Together we will beat cancer


Diagnosing cancer means getting tested. And the tests a person has are usually related to their symptoms.

But cancer symptoms aren’t always clear cut. And people often have symptoms like abdominal pain, weight loss, or fatigue that can be caused by a whole host of things, many of which aren’t cancer.

So when people see their GP with these so-called ‘vague’ symptoms it can be difficult to know which test to send them for.

The way the NHS is organised doesn’t help. If a patient has symptoms clearly linked to a particular type of cancer – say, a persistent cough, linked to lung cancer – there are ways for a GP to refer them for a particular test.

But there’s no equivalent way of referring people with non-specific, vague symptoms. As a result, these patients often get sent back and forth between GP and hospital, test after test, until a diagnosis can be made. This can feel like a long, winding road, delaying their diagnosis and potentially life-saving treatment.


How the current referral system works – confusing, right?

Research from Denmark shows that while just under half of cancer patients (48 per cent) started their journey with clear symptoms of a particular type of cancer, the other 52 per cent had to take a more round-about route.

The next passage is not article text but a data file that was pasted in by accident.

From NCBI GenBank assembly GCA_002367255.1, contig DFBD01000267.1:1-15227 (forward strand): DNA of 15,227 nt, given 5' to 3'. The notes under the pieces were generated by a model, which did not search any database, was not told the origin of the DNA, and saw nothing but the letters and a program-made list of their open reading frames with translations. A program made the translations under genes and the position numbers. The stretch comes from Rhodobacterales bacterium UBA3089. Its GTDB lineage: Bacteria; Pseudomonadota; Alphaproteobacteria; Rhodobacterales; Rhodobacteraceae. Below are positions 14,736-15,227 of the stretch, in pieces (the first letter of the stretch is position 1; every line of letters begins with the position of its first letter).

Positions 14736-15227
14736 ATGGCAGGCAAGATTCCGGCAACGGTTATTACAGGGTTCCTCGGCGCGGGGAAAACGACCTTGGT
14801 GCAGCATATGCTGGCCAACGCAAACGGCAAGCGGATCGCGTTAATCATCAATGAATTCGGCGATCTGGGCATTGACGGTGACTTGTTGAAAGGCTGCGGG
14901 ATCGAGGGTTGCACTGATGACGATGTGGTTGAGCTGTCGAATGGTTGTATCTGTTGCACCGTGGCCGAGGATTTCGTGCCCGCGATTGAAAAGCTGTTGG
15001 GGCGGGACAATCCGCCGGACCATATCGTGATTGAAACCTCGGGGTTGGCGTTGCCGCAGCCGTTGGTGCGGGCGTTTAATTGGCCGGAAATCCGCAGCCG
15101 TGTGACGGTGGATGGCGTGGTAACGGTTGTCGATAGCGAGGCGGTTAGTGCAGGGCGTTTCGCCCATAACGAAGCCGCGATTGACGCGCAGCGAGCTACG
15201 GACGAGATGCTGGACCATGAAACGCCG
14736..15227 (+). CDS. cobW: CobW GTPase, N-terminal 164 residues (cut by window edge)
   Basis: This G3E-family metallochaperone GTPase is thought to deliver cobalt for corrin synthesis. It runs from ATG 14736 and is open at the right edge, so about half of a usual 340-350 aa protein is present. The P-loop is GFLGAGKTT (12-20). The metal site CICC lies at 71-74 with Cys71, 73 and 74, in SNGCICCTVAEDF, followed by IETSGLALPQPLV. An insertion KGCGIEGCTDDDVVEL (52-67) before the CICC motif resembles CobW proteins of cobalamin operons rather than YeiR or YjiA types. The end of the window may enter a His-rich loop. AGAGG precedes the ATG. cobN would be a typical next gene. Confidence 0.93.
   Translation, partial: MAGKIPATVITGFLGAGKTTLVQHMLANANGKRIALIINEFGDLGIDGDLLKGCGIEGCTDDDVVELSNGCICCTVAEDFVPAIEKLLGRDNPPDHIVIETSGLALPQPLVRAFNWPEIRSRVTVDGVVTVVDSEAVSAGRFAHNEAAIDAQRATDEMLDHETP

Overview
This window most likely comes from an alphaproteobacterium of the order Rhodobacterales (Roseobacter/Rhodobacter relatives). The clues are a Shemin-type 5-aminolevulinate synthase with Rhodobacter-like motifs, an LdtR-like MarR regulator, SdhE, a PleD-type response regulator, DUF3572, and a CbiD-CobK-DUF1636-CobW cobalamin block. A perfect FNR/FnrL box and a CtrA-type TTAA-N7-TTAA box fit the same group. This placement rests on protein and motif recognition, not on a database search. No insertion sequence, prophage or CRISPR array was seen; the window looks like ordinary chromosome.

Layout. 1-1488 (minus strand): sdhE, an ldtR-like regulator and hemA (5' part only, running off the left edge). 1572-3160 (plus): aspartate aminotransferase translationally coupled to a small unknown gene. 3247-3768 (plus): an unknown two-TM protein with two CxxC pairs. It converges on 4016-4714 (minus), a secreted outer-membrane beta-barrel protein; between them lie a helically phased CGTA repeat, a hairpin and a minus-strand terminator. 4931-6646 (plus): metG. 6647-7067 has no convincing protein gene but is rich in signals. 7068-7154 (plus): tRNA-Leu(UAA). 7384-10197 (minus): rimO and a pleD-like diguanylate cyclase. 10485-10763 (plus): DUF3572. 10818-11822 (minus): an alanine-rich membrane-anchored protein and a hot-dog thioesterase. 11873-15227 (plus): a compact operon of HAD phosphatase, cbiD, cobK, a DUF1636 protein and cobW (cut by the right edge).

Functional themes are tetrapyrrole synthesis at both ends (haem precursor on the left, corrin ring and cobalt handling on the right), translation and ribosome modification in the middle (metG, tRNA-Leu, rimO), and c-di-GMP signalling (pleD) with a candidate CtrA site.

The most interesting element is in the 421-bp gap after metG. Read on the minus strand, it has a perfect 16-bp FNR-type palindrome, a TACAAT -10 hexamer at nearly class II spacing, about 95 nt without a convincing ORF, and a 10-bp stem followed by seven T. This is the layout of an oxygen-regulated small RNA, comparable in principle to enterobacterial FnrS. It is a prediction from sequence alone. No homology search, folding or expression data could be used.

So clearly we need to straighten the ‘roads’ in our health system, to make sure these patients get the appropriate tests just as quickly.

Launching later this year through the ACE (Accelerate, Coordinate, Evaluate) Programme – an NHS England, Cancer Research UK and Macmillan initiative – a number of projects will test out an innovative new way of doing this.

What’s the problem?

Diagnosing cancers earlier has been a top priority for the NHS for a number of years. But too many people are still diagnosed with cancer via an emergency route, such as in A&E.

As we’ve written about before, these people tend to have poorer survival. So clearly something needs to be done.

Patients with an early stage cancer may present to their GP with vague or unspecific symptoms, so only having referral routes for patients with alarm symptoms isn’t likely to be effective.

There are also various different ways someone could be diagnosed as an emergency, with a third of emergency presentations going via GPs. GPs regularly review cases of patients who ended up having serious conditions, including cancer. And from these ‘Significant Event Audits’, it turns out that there are a number of different reasons why a patient might end up having their cancer diagnosed in A&E.

GPs often feel like they have to send their patients to A&E because there’s nowhere else to send them, and this was actually the safest place for them to get their tests done

– Donna Chung, project manager for London Cancer

One important factor is that, for patients with non-specific but concerning symptoms that are very ill, this is the fastest way of being seen by a specialist.